The Fear in Immunity

It seems highly plausible that we have become victims of our own public health success: has the astounding triumph of multiple vaccination strategies led us to complacency? We could be dangerously close to shirking our apparent social responsibility and consequently endangering the lives of those around us.

1796. Knowing that individuals who had previously suffered from cowpox were unlikely to develop the much more severe smallpox, an English physician infected a young boy with the cowpox virus. Generated CD4 and CD8 T cells remained within his system at a low concentration for tens of years; maintained by interleukins 7 and 15 even in the absence of the antigenic peptide. Memory B-cells also remained; displaying higher affinity antibodies. The combination of these remnant cells meant that when the boy was infected with the often deadly smallpox virus some time later, he remained entirely healthy. Imminently following detection of smallpox antigenic peptide, the mechanisms to overcome it were activated by circulating memory cells, no symptoms arose, cuing one of the greatest medical breakthroughs in mankind’s history.

Today these are the same principles on which modern vaccinations are created and we can see they have an astonishing effect. In the year preceding the WHO’s smallpox eradication programme there were 15 million cases worldwide, including 2 million deaths. Just 8 years later, the last natural case was reported in Somalia. Incredibly, vaccines mean that we can manipulate our own biology for the protection of not only ourselves, but our family, our friends, our entire community.

Incredibly, vaccines mean that we can manipulate our own biology for the protection of not only ourselves, but our family, our friends, our entire community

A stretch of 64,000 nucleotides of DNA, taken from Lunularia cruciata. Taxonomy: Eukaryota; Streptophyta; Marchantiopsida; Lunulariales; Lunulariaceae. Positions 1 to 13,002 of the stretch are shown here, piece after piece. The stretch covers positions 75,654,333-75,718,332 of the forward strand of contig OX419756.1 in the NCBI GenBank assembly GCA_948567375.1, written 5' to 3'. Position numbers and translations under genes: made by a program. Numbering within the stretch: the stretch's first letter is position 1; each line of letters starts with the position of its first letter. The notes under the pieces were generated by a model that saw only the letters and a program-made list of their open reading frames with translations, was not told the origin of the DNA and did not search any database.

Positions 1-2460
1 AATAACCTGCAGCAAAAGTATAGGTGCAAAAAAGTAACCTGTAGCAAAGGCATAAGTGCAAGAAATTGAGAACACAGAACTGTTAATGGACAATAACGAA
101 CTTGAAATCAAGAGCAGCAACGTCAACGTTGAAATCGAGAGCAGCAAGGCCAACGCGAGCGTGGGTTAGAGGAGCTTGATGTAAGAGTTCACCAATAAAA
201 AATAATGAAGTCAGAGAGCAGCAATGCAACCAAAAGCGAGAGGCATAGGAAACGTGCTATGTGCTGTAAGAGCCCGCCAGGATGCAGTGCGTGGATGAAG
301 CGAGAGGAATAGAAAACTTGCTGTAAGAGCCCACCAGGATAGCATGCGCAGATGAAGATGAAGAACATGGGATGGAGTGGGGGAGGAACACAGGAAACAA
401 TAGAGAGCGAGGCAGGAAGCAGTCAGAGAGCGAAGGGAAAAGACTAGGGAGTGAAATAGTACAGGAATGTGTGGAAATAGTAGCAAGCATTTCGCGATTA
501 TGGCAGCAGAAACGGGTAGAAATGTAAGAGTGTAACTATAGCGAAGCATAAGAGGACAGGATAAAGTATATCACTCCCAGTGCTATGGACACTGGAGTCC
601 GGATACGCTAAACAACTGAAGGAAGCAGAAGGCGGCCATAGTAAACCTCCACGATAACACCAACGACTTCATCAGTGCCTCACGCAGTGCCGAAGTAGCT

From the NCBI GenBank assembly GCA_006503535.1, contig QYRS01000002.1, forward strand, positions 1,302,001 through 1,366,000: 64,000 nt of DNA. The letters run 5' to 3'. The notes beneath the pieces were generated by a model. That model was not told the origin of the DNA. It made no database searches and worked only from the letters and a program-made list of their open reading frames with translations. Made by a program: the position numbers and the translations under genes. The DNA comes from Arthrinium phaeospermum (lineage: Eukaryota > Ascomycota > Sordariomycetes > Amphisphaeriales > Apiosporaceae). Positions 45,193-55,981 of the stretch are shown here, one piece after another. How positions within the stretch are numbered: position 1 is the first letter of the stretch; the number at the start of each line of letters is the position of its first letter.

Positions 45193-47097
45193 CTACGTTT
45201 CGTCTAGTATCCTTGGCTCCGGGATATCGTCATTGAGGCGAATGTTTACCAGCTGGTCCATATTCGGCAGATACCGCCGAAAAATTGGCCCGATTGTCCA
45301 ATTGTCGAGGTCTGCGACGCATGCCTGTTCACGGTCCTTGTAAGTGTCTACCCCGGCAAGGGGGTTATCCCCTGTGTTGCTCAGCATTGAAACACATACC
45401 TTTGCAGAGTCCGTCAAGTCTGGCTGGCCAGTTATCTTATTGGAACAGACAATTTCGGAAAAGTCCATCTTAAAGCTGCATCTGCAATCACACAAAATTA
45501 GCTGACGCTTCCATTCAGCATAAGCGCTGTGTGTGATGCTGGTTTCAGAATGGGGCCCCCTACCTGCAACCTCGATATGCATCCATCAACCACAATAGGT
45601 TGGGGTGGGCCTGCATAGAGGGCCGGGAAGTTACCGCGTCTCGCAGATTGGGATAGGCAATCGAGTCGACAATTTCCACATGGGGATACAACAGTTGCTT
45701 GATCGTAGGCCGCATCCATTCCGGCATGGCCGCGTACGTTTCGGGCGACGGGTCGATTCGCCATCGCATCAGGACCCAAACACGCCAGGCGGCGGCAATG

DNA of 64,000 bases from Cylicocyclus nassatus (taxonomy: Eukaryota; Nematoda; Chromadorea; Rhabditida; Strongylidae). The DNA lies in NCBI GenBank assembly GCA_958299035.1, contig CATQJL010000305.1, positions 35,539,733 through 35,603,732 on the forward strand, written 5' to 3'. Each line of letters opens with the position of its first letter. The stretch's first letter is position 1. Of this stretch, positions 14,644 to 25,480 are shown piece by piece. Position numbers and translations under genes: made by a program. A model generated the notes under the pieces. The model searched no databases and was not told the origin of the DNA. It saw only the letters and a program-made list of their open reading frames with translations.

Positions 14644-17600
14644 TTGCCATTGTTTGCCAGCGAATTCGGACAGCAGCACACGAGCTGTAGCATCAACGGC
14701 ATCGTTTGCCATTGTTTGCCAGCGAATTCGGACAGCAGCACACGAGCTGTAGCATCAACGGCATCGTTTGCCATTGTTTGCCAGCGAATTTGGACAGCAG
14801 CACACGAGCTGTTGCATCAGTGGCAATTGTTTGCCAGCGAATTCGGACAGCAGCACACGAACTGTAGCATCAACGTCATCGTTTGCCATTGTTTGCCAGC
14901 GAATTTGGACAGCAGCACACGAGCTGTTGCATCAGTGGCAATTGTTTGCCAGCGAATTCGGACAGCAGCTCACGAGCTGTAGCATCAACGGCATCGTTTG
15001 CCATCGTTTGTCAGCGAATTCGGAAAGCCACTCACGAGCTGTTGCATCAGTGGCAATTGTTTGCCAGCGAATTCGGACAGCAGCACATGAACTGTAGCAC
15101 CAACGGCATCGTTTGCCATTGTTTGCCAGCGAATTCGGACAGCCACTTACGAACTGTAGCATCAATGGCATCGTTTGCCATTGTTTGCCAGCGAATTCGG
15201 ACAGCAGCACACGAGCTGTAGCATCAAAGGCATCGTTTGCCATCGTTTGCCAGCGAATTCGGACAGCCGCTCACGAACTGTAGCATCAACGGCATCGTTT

But if we pause to reflect upon this, we cannot help seeing that it is not down to the vaccine development process alone – without entire participation compliance it is rendered useless. Successfully developing a vaccine that provides safe and effective lifelong immunity without side effects is a rarity in itself; yet any refusal or unwillingness to participate in vaccination schemes prevents them being effective.

Cultural attitudes to vaccination seem hugely determinative of implementation strategy efficacy. Over the past 5 years, we have seen a gradual decline in immunisation uptake for children under 12 months of age in the UK; which although is merely fractional likely reflects the increased fear creeping into society. It appears that much of this sense of scepticism and mistrust surrounding vaccination is intertwined with parents’ love and concern for their children, particularly since fraudulent reports suggested MMR vaccines caused autism.

 

The fear of not undertaking vaccination that was once so prevalent has now been replaced with a fear of doing so.

This fear is even more acute in some African and Asian countries. ‘Western plot’ theories suggesting that vaccines are distributed to sterilise or infect non-Westerners significantly impact implementation success; not least in Pakistan where Taliban militants have killed 70 polio workers since 2012 as result of these conspiracies. We can see how this results if the only portrayal received is that of vaccines being an imported concept carried out by western NGOs; particularly when social media allows the wide and rapid spread of these theories.

 

Without entire participation compliance, vaccination is rendered useless.

This raises the question of how we balance the fear and refusal of vaccines with our evolved sense of social responsibility and understanding of the need to protect our communities. We can see this enforced in the US, where children are legally required to have certain vaccinations before they are allowed to enter school. But how can we balance this with peoples’ strong religious objections, mistrust of the modern medical system, and fear of side effects? Perhaps the day will come where a global scheme of compulsory immunisation is necessary.

As reluctance to vaccination continues to rise whilst our sense of social responsibility falls in a world of individualistic consumerism, we can only wait to see how the protection of individual freedom can be aligned with the maintenance of public health.